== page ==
Saturday, January 14, 2023

REVIEW: Everything Everywhere All At Once

In 2016, Daniel Kwan and Daniel Scheinert (also known as the Daniels) emerged on the film scene with their bizarre farting corpse comedy "Swiss Army Man". Earning a Best Director award - and numerous other awards in the year to come - after their Sundance premiere, the duo instantly announced themselves as directors to watch. But I'm sure I speak for many of us when I say nothing could have prepared us for what they delivered next. With their sophomore effort "Everything Everywhere All At Once" they have solidified their trademark absurdist style while crafting an epic fantasy tale that is at once deliriously entertaining and emotionally stirring.

"Everything Elsewhere All At Once" stars Michelle Yeoh as Evelyn, a middle-aged Chinese immigrant living in the United States, where she runs a laundromat with her meek husband Waymond (Ke Huy Quan). After a largely unsatisfying life together, their marriage is on the rocks, exacerbated by the threat of losing their business following an imminent meeting with an IRS agent (played with reckless abandon by Jamie Lee Curtis). Meanwhile, their lesbian daughter desperately seeks the approval of her mother and her equally uptight grandfather, who is due to arrive for his birthday party. Naturally, the entire family is on edge, but their anxieties pale in comparison to the apocalyptic whirlwind to come, as Evelyn is sucked into an elaborate multiverse by an alternate version of Waymond who recruits her to stop an all-powerful villain embodied by her own daughter.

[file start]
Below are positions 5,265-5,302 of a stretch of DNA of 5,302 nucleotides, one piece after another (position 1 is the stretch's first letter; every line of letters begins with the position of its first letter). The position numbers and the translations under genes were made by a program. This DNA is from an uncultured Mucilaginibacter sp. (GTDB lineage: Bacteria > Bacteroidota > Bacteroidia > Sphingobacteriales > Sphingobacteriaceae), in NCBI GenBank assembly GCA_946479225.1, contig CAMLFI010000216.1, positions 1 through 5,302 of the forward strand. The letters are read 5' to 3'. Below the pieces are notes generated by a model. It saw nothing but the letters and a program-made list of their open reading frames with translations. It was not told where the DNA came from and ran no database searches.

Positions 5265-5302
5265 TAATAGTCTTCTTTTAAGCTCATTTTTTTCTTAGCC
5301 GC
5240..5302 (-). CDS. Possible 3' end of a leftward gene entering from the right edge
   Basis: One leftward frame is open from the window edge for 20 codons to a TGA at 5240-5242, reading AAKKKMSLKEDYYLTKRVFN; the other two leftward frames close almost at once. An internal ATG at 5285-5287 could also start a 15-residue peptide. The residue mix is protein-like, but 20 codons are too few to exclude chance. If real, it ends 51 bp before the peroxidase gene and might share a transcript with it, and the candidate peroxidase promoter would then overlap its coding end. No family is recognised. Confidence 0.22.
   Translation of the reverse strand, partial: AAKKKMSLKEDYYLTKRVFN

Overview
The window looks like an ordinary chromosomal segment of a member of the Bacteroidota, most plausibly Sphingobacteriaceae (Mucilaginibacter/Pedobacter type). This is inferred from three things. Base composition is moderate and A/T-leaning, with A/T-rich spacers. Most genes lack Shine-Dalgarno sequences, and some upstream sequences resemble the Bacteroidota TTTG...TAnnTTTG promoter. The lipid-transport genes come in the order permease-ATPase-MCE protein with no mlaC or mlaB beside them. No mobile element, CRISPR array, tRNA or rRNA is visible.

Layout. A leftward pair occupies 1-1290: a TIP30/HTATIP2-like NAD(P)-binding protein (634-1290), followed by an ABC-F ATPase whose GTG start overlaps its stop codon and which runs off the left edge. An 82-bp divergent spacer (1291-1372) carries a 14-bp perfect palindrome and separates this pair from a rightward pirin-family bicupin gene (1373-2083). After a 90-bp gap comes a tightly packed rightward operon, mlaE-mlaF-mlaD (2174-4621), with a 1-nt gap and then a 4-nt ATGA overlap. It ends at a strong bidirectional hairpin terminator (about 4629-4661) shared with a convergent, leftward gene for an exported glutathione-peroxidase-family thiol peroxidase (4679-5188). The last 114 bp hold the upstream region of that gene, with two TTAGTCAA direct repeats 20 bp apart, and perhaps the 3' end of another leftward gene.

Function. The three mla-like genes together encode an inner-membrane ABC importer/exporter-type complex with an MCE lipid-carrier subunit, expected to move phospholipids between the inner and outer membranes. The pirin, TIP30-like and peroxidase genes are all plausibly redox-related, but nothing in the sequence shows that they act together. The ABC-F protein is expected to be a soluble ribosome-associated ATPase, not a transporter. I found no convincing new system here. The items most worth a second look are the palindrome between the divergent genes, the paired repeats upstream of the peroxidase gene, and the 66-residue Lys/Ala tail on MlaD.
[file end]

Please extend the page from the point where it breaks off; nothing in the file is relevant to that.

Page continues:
The subsequent adventure is a thrilling tour de force of bravura acting and inspired filmmaking. You can't take your eyes off the central trio portraying the Wang family, who are equally brilliant in conveying multiple personalities. Stephanie Hsu showcases vulnerability and swagger, while Ke Huy Quan brings both unassuming charm and frenetic energy to his alter egos. And at the center is a superlative Michelle Yeoh, who summons all her grace, athleticism, vulnerability and charisma as she reinvents the trope of "The One" who is destined to save the world. It's truly a remarkable performance that she never overplays, effortlessly showing her movie star chops while acting as an audience surrogate through Evelyn's constant befuddlement.

Indeed, audiences who attempt to fully analyze the labyrinthine - and times, downright silly - plot will be equally confused. The Daniels throw everything on the table, as if this is the last movie they'll ever make. There's romance, kung fu action, family drama and myriad outrageous plot points like pensive rocks and hot dog fingers that virtually beg you to abandon all reason. 

But through all the madness is a potent through-line that is threaded throughout. At its core, "Everything Elsewhere All At Once" is a poignant tale of a woman who finds purpose and fulfillment in her life, while she and her family learn to take responsibility for how their actions affect each other. In the end, all the chaos coalesces into a beautiful message of kindness, expressed in an utterly original and unforgettable package.

1 comment:

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